From Hotchkis to MetWest
MetWest was created by five bond managers who fled Hotchkis & Wiley in the summer of 1996, just as Hotchkis was being sold to Merrill Lynch & Co.
MetWest now has more than $4 billion in total assets under management, at least $1 billion of which is believed to have followed the managers from Hotchkis & Wiley.
Hotchkis sued the departing managers shortly after the defection, and the case was settled several months later. While details of the settlement are not known, MetWest is believed to have made a payment to Hotchkis.
MetWest Asset Management handles about $1.5 billion in total return core bond portfolios, $1.2 billion in intermediate-duration bonds, $1 billion in low-duration and $400 million in enhanced S&P 500 stock index portfolios.
MetWest also has launched the Metropolitan West Funds family, which contains about $390 million in three funds: total return, low duration and AlphaTrack 500 fund.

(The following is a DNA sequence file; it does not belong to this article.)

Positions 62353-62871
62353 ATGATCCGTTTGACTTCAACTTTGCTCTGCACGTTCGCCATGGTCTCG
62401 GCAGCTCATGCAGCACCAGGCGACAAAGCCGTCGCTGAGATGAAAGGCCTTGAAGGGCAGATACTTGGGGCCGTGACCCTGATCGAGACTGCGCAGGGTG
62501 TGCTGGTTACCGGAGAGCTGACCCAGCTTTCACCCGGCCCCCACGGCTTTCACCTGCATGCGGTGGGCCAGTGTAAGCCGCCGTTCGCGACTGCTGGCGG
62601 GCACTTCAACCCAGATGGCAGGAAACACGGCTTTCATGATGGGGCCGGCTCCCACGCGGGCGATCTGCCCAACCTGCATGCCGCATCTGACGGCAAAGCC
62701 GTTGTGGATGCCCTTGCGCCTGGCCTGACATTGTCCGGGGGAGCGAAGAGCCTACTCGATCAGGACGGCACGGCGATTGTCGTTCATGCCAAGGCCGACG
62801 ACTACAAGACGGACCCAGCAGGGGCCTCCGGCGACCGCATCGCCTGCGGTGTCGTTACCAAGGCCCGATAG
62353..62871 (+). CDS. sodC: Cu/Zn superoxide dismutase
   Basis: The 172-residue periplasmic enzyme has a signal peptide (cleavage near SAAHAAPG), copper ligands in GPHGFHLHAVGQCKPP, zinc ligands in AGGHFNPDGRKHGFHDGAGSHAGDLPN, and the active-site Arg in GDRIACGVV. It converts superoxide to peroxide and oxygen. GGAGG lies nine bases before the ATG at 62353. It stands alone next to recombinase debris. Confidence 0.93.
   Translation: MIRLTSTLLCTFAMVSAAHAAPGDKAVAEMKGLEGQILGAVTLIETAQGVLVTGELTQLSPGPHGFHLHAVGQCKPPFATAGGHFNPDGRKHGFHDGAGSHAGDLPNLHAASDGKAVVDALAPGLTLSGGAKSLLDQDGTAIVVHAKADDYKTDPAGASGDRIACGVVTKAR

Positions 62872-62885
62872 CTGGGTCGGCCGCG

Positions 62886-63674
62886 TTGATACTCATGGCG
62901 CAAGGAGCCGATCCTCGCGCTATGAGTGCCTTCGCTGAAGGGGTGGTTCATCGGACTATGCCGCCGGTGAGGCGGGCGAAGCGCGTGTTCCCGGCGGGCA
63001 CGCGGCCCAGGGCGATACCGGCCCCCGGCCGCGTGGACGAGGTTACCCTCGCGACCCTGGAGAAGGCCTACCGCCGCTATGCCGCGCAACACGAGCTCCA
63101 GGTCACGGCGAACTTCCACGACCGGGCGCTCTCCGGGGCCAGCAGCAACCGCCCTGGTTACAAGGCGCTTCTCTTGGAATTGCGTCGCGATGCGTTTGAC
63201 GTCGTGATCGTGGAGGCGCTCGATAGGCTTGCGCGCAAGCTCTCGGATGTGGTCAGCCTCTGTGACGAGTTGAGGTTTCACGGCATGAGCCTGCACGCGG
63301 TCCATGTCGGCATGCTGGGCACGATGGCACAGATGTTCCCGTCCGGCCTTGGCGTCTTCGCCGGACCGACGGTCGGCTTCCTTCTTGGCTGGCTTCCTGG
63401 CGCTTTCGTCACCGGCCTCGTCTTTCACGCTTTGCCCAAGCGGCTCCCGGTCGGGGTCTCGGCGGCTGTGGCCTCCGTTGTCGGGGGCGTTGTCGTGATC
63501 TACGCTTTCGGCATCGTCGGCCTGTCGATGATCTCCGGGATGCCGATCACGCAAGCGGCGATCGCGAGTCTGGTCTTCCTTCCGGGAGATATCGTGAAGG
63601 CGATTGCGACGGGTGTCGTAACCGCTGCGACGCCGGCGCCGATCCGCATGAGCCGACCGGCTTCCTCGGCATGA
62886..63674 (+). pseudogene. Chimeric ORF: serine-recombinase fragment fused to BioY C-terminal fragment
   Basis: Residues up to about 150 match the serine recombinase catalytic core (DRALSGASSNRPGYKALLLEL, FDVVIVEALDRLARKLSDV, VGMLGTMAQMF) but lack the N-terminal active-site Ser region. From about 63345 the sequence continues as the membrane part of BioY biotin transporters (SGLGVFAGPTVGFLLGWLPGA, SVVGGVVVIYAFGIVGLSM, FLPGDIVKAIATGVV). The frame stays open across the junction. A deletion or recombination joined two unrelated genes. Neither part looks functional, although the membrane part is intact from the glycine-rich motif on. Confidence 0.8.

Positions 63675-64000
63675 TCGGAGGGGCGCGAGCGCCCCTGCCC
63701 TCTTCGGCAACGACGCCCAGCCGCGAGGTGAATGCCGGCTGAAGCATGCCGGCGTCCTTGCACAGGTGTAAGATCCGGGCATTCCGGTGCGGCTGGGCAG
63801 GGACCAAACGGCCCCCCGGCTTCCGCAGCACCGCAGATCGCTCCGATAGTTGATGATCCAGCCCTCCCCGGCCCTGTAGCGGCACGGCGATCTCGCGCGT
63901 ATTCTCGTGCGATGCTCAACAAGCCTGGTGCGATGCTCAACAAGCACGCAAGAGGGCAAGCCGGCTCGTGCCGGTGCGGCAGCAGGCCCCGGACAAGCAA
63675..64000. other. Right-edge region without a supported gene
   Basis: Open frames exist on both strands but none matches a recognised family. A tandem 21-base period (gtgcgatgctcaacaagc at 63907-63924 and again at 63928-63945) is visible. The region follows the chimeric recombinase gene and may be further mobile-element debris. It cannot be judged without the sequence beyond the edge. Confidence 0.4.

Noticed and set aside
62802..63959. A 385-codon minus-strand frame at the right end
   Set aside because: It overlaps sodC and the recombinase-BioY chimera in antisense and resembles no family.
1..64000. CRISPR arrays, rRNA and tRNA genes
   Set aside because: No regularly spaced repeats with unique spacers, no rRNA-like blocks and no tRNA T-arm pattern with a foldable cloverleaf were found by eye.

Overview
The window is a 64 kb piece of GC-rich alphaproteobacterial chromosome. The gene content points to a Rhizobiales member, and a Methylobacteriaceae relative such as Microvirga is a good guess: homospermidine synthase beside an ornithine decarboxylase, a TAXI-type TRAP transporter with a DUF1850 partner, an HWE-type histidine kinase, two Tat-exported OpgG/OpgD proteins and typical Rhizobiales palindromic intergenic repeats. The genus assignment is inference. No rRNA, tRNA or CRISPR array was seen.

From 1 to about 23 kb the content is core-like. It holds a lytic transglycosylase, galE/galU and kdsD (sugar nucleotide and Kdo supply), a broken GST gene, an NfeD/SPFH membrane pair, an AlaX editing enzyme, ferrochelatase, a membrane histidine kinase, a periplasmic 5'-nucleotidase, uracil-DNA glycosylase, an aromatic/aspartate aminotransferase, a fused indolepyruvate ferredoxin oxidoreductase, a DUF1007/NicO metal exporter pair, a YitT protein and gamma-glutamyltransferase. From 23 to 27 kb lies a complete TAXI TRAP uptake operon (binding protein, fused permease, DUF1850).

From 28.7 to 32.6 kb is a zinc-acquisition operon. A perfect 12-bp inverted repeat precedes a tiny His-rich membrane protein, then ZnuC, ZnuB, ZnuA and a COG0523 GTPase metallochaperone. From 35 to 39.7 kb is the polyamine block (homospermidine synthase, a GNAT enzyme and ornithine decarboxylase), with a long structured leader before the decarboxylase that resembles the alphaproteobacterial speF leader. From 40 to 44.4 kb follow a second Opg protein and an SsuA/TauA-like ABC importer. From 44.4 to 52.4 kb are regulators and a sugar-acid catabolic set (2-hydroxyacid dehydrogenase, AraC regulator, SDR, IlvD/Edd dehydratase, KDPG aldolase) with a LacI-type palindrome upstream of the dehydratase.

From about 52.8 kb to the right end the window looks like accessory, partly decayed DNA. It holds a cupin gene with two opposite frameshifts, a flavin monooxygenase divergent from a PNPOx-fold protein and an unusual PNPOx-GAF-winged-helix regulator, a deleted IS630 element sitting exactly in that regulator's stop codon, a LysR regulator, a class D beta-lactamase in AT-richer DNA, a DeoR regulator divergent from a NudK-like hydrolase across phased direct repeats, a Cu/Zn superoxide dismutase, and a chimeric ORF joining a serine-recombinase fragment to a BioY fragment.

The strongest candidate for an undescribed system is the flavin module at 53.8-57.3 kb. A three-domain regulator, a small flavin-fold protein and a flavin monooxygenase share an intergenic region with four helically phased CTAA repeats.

The total return portfolio was down 0.22% year to date as of June 30 compared with -1.39% for the benchmark, the Lehman Brothers Aggregate bond index. For one year, as of June 30, the core portfolio was up 5.6%, compared with 3.1% for the benchmark. Three-year annualized performance for total return is 8.9%, compared with 7.2% for the benchmark.
The Skillman Foundation, Detroit, hired MetWest recently to manage a $28 million active bond allocation. The money came from reducing a Lehman Aggregate index fund managed by Barclays PLC.
Tad Rivelle and Laird Landmann continue to lead the group, which still includes Stephen Kane, Lara Malpagano and Brian Loo.